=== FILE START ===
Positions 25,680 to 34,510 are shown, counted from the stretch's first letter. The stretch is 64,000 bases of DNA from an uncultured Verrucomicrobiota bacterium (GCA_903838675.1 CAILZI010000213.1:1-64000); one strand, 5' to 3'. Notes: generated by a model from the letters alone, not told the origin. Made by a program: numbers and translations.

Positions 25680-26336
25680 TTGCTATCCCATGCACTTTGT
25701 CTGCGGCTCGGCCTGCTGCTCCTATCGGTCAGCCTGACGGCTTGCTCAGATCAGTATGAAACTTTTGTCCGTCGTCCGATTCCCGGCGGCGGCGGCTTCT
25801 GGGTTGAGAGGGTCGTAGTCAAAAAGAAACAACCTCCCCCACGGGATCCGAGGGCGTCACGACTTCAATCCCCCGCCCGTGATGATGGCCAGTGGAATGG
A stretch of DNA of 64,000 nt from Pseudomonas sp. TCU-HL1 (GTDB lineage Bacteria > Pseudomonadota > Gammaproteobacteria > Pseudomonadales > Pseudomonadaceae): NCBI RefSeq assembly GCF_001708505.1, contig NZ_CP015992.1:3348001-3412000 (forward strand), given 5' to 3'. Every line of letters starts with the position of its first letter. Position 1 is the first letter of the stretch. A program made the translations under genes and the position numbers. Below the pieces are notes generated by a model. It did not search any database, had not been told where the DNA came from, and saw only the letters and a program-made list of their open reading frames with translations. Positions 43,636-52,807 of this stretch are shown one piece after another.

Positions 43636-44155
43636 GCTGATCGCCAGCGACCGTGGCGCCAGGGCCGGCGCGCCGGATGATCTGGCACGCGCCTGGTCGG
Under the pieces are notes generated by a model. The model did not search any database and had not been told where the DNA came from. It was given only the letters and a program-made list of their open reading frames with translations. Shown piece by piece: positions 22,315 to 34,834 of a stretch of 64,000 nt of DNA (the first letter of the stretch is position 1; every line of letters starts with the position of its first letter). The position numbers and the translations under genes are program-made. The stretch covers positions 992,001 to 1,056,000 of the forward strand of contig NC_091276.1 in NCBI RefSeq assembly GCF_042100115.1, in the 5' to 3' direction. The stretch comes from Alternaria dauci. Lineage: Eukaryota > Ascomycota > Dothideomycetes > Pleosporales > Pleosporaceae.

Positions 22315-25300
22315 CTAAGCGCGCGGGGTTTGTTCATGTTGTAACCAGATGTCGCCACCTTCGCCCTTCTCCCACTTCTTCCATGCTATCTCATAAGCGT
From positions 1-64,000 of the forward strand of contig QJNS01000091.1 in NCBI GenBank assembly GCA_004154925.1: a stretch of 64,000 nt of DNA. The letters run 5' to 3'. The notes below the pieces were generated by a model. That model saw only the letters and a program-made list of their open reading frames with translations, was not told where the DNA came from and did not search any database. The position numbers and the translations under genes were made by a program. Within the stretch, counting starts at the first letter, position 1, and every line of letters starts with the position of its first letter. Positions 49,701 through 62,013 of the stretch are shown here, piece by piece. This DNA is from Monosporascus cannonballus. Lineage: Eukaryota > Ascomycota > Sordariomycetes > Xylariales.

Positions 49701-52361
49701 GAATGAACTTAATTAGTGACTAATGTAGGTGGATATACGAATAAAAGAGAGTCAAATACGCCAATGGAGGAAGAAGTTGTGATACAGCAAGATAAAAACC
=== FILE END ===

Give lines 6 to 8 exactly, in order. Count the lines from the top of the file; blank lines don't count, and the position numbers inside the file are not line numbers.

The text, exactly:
A stretch of DNA of 64,000 nt from Pseudomonas sp. TCU-HL1 (GTDB lineage Bacteria > Pseudomonadota > Gammaproteobacteria > Pseudomonadales > Pseudomonadaceae): NCBI RefSeq assembly GCF_001708505.1, contig NZ_CP015992.1:3348001-3412000 (forward strand), given 5' to 3'. Every line of letters starts with the position of its first letter. Position 1 is the first letter of the stretch. A program made the translations under genes and the position numbers. Below the pieces are notes generated by a model. It did not search any database, had not been told where the DNA came from, and saw only the letters and a program-made list of their open reading frames with translations. Positions 43,636-52,807 of this stretch are shown one piece after another.

Positions 43636-44155
43636 GCTGATCGCCAGCGACCGTGGCGCCAGGGCCGGCGCGCCGGATGATCTGGCACGCGCCTGGTCGG